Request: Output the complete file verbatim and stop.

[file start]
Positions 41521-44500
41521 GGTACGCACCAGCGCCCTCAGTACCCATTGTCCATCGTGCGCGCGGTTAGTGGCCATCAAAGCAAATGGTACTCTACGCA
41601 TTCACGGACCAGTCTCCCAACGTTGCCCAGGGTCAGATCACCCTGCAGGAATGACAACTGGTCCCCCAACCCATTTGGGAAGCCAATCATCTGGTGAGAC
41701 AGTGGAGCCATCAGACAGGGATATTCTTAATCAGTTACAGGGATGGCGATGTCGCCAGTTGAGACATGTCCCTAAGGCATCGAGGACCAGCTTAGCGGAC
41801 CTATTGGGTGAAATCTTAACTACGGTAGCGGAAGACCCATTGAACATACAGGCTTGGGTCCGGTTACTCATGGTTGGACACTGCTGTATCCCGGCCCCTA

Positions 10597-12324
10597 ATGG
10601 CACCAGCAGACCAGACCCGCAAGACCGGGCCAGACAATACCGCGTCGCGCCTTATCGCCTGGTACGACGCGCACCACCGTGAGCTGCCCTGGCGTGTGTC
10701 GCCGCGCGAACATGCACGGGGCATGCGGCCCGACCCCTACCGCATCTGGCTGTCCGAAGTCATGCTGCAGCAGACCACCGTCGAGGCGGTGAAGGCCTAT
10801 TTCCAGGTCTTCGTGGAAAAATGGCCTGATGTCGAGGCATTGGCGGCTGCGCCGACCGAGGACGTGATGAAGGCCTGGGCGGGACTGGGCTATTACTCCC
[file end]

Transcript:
Positions 41521-44500
41521 GGTACGCACCAGCGCCCTCAGTACCCATTGTCCATCGTGCGCGCGGTTAGTGGCCATCAAAGCAAATGGTACTCTACGCA
41601 TTCACGGACCAGTCTCCCAACGTTGCCCAGGGTCAGATCACCCTGCAGGAATGACAACTGGTCCCCCAACCCATTTGGGAAGCCAATCATCTGGTGAGAC
41701 AGTGGAGCCATCAGACAGGGATATTCTTAATCAGTTACAGGGATGGCGATGTCGCCAGTTGAGACATGTCCCTAAGGCATCGAGGACCAGCTTAGCGGAC
41801 CTATTGGGTGAAATCTTAACTACGGTAGCGGAAGACCCATTGAACATACAGGCTTGGGTCCGGTTACTCATGGTTGGACACTGCTGTATCCCGGCCCCTA

Positions 10597-12324
10597 ATGG
10601 CACCAGCAGACCAGACCCGCAAGACCGGGCCAGACAATACCGCGTCGCGCCTTATCGCCTGGTACGACGCGCACCACCGTGAGCTGCCCTGGCGTGTGTC
10701 GCCGCGCGAACATGCACGGGGCATGCGGCCCGACCCCTACCGCATCTGGCTGTCCGAAGTCATGCTGCAGCAGACCACCGTCGAGGCGGTGAAGGCCTAT
10801 TTCCAGGTCTTCGTGGAAAAATGGCCTGATGTCGAGGCATTGGCGGCTGCGCCGACCGAGGACGTGATGAAGGCCTGGGCGGGACTGGGCTATTACTCCC